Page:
One of the perennial topics for employment law is worker classification.  At what point are contractors not contractors, but misclassified employees?

The worker classification legal standard in California is under consideration by the California Supreme Court, and that fact is impacting cases further downstream as they wait for the ruling.  While a change in this standard would be significant for HR professionals in any state, it’s especially true in California.

Due to the size of the Californian market (if it was a country, it would be the 6th largest economy in the world) most mid-sized and large companies must have operations in the state to remain competitive.  And because California is often more restrictive than other states, some companies seeking to unify policies nationwide will default to California laws, as they satisfy most other state requirements as well.

California’s current “test” for worker classification is a messy standard called the Borello test.  It relies on a dozen variables to determine a worker’s status, without clear-cut guidelines as to what crosses the line of a worker’s independent status.  Some topics include how the employee is paid, whether the service requires a “special skill” and whether the job being performed is part of the “regular business” of the contracting company.  This means it’s not obvious when a company has crossed the line, and it’s unlikely to become crystal-clear until after expensive litigation.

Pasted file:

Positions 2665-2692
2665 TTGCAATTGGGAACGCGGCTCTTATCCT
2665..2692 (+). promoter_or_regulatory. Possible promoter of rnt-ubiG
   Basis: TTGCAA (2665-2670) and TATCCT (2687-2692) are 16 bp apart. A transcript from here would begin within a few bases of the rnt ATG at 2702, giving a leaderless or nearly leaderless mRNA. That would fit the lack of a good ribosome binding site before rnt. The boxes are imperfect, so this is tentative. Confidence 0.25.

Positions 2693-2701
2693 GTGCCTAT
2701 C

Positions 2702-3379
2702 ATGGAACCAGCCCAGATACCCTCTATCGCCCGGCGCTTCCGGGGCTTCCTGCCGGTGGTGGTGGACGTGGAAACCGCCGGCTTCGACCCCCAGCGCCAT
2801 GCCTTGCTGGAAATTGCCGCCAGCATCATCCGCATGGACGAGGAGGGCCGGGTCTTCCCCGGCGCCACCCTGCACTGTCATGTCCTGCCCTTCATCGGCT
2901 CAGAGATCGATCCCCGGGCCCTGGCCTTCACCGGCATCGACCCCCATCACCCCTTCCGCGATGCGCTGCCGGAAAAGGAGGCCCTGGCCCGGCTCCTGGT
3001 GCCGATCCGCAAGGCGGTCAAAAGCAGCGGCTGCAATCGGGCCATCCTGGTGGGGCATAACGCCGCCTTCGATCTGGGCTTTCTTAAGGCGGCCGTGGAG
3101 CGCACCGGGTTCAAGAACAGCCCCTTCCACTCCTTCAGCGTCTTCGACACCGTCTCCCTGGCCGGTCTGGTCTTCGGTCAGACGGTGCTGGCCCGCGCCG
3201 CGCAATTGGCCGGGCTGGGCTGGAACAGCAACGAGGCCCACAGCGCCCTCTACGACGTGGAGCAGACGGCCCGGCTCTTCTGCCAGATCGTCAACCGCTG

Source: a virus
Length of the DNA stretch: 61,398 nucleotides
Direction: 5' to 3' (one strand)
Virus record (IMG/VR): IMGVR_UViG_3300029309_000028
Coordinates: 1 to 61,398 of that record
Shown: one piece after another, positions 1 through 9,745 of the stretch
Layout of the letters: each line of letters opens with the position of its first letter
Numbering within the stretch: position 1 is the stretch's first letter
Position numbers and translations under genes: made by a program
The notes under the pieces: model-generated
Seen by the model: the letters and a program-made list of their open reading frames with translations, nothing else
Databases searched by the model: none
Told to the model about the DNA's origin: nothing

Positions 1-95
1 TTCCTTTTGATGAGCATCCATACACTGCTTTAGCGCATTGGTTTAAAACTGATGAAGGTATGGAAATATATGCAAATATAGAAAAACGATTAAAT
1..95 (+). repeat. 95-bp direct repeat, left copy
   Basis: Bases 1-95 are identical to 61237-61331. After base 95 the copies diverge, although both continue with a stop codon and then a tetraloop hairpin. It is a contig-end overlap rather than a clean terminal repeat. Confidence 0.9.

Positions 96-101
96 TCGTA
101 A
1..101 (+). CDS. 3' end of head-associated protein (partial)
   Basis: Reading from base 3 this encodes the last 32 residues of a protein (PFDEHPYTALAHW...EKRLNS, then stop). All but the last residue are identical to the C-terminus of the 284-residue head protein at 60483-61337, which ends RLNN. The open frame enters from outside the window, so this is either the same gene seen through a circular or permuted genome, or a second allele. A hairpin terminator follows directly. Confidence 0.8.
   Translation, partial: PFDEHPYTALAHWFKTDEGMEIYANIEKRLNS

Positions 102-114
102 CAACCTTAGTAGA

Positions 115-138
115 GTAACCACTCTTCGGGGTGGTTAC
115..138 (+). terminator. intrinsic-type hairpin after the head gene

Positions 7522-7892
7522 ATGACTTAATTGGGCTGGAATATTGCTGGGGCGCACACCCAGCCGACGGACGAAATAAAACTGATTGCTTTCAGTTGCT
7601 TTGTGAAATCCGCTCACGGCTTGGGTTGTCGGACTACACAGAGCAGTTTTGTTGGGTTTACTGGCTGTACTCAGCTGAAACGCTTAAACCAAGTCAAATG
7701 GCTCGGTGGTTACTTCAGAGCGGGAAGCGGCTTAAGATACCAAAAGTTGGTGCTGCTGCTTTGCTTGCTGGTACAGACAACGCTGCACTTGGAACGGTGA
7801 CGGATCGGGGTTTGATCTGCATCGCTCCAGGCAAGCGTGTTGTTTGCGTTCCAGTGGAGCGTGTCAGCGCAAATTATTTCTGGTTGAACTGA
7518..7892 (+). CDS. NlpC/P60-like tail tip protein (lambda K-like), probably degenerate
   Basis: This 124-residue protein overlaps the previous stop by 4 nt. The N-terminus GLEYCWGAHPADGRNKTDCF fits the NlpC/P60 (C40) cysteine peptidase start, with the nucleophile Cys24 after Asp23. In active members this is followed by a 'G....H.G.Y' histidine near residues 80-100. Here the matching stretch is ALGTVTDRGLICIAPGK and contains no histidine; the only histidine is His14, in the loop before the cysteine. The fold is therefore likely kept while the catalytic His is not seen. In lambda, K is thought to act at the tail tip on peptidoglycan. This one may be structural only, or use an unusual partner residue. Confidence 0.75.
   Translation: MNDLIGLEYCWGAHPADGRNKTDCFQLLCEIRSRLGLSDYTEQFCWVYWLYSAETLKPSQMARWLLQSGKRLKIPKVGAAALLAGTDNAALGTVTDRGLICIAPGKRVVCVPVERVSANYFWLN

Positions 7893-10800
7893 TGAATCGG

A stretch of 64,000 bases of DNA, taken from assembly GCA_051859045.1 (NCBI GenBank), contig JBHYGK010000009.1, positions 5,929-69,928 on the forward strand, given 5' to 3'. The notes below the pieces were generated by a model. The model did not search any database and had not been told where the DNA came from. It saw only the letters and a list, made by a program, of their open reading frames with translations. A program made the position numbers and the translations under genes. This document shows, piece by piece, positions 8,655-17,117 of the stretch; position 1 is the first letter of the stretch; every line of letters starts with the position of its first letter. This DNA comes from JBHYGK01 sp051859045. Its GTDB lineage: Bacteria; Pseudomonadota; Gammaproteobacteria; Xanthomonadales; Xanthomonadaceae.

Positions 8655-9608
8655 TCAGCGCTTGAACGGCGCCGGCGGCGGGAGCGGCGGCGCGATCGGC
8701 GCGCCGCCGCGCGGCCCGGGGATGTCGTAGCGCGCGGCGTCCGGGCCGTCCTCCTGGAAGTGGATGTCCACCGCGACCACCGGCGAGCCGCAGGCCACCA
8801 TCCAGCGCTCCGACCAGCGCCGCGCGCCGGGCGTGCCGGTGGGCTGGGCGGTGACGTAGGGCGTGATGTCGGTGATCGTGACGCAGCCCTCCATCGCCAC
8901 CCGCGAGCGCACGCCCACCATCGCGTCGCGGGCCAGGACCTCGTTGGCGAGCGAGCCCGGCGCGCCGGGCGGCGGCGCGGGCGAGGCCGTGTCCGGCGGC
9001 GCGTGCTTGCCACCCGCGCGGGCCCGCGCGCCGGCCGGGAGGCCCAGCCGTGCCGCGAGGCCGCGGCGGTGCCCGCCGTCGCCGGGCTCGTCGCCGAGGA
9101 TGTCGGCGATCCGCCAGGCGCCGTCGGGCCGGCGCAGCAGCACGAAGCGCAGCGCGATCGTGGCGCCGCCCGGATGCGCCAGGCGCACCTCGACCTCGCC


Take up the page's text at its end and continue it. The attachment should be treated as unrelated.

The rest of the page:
The court seems to be considering whether this standard is unclear, and the court should move to a system similar to New Jersey’s, which asks three clearer questions to establish an employee’s proper classification.  If a clearer line was adopted, it would have both positive and negative impacts on companies. While employers would have more clarity and less risk of litigation on edge cases, the questions would likely lead to a tighter standard of worker classification, potentially invalidating contract relationships.  In some cases, entire business models would be upended, as employing people directly would lead to substantially stricter regulations.  Case in point: the company involved in the pending litigation is GrubHub.

To be clear, there’s no decision on whether the standard will change, or what factors will be involved if it does.  But as the sponsor state for the technology companies that created the modern gig economy, the impact will likely be seismic if it does occur.  The wage claims alone could devastate many of these companies.

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